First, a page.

Dajah Vamour

Dajah Vamour...

This stunning beauty is Dajah Vamour.  This gorgeous woman is of Haitian descent. I could stare at her pictures all day! Enjoy!

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Dajah...

Ashleigh Murray

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Ashleigh Murray was born January 18,1996. Murray will be portraying Josie McCoy in the CW’s new teen drama Riverdale. Ashleigh was born in Kansas City, MO. In the 5th grade, she went to Oakland, California, to live with her aunt for 2 years, where Murray enjoyed studying piano, jazz and hip-hop. After graduating high school back in Kansas City, Missouri, she moved to New York city where she studied at the New York Conservatory for Dramatic Arts, graduating in 2009.

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Previously, while studying at NYCDA, she starred in an off-Broadway production of “Child of the Movement,” based on a true story, on that of Claudette Colvin, a 15-year-old girl from Montgomery, one who preceded Rosa Park’s involvement with the NAACP, was in a Coke commercial with Diggy Simmons which debuted during the 2013 BET Awards, as well as Lady Gaga’s MTV VMA 2013 promo video. Murray worked on the WB’s The Following, appeared in two episodes of TVLand’s Younger and recently wrapped a Netflix Original Movie “Deidra & Laney Rob a Train” (starring Rachel Crow, David Sullivan, Tim Blake Nelson, Danielle Nicolet, Sasheer Zamata and Arturo Castro).

Secrett- Melanin

A friend told me about this female rapper Secrett. He told me about this catchy song she had called Melanin.  I must admit it is pretty catchy.  And of course on this blog we support all things that are pro-melanin.  Here’s a little biography from her website:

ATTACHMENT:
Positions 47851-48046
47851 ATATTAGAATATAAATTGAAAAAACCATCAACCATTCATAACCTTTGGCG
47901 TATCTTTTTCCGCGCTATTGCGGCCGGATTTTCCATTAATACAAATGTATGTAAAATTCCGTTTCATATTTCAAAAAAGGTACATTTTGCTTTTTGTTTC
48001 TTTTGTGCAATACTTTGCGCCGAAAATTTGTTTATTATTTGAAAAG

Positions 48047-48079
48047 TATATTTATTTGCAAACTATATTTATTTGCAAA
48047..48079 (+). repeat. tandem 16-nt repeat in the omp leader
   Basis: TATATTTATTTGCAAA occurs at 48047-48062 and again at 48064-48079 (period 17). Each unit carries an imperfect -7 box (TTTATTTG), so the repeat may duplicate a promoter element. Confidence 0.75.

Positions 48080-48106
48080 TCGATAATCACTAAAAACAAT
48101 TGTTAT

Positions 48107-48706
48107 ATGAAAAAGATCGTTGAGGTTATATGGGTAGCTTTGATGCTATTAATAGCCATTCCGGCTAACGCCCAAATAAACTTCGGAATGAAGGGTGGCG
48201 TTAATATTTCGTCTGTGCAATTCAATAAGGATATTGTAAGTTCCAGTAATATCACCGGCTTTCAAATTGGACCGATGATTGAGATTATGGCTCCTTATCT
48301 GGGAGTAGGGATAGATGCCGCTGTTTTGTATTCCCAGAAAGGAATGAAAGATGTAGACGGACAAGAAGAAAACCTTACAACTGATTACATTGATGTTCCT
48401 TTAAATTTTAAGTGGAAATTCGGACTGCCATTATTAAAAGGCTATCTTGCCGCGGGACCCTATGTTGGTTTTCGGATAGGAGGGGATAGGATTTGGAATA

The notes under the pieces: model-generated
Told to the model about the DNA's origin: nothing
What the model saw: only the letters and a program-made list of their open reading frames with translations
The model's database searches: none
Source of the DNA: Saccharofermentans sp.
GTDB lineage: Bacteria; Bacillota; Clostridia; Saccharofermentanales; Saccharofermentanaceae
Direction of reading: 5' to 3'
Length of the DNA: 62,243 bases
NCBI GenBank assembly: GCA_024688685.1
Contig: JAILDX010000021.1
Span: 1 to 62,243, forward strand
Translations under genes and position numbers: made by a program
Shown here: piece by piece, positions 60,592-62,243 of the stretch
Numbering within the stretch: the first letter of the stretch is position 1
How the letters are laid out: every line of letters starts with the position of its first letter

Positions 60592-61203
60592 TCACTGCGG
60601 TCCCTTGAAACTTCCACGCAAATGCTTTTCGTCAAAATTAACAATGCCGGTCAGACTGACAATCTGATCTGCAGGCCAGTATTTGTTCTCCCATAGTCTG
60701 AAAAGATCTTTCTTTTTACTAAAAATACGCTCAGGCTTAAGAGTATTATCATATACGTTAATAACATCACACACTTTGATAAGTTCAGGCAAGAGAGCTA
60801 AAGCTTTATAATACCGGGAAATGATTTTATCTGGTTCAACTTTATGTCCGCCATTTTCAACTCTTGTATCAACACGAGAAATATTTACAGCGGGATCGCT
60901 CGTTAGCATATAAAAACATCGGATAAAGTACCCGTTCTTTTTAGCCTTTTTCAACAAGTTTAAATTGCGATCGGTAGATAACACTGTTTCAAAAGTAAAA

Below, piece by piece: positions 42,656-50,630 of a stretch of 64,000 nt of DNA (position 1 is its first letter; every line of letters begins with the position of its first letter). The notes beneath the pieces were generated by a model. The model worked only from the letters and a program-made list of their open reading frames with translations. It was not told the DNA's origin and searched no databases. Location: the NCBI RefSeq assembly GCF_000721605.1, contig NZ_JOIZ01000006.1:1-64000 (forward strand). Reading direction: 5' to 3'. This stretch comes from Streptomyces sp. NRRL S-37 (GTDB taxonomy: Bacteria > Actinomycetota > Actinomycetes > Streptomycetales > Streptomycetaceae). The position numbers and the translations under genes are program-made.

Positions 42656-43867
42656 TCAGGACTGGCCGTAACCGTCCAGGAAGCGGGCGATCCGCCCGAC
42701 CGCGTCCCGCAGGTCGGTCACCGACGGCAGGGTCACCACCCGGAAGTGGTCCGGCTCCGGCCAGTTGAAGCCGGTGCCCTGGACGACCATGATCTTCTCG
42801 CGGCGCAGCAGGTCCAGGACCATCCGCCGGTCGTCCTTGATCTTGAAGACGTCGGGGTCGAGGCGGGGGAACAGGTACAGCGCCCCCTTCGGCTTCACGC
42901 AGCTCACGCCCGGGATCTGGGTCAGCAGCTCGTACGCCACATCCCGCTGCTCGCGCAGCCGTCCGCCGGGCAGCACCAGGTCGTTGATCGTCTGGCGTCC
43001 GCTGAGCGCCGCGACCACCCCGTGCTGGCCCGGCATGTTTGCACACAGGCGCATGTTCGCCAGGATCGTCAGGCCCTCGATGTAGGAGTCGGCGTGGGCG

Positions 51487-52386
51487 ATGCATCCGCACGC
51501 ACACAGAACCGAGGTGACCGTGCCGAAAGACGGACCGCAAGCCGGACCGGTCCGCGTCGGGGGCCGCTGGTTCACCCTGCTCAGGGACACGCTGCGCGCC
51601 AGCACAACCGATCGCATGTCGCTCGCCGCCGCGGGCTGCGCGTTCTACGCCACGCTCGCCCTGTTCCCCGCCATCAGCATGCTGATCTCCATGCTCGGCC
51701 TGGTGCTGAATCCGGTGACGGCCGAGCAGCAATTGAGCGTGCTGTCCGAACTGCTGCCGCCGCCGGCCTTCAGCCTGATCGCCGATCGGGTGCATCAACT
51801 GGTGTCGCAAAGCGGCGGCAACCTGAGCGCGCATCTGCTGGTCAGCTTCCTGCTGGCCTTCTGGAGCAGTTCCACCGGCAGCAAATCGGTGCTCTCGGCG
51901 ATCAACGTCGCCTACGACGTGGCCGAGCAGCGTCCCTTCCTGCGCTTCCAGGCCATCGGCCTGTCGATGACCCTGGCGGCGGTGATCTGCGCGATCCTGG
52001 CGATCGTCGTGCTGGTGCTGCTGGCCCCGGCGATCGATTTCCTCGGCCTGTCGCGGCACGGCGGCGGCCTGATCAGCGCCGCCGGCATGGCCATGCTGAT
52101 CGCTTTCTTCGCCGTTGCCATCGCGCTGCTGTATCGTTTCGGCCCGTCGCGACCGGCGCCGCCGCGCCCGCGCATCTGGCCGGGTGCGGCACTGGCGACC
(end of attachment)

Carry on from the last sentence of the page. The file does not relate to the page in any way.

Whether she is lyrically lashing out on society and politics over soulful hip hop instrumentals, or keeping it simple and carefree over a hard hitting trap beat – Secrett is sure to move the mind and the crowd.  Though she was born in Chicago, she was raised all over the world due to her father serving in the U.S. Army.  This “military brat” represents the unique community that struggles to call one place “home” – essentially from everywhere… and no where.  Hence, her brand, “BraTT Rap”.

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Secrett currently resides in New York City, where she began recording, and continues to earn respect as a serious up and coming independent artist.  In June 2014 she released her first project – My S.T.U.P.I.D. Mixtape.   Hot 97’s Dj Enuff and Thisis50’s funnyman, Jack Thriller, hosted the tape and release event respectively.  With co-signs from two of NYC’s most respected entertainers under her belt, Secrett gained momentum as a new artist and hasn’t turned back.

Since her debut, Secrett has remained consistent through releasing singles & remixes, self-directed music videos, and mixtapes – Picture Day (2015), Clock Out (2016), and Verbal Warning (2016) – on hubs such as Spinrilla.com. Social media power blogs BallerAlert (@balleralert) and The Shade Room (@theshaderoominc), as well as Vlad TV, are among several media outlets that have featured Secrett’s work.  You may catch Secrett performing live at local open mics, or bigger venues such as NYC’s legendary S.O.B.’s and BlackThorn 51.  Stream & download Secrett’s top singles on iTunes, Spotify, Pandora, & Tidal.  Secrett is currently working on her EP, set to release in 2017.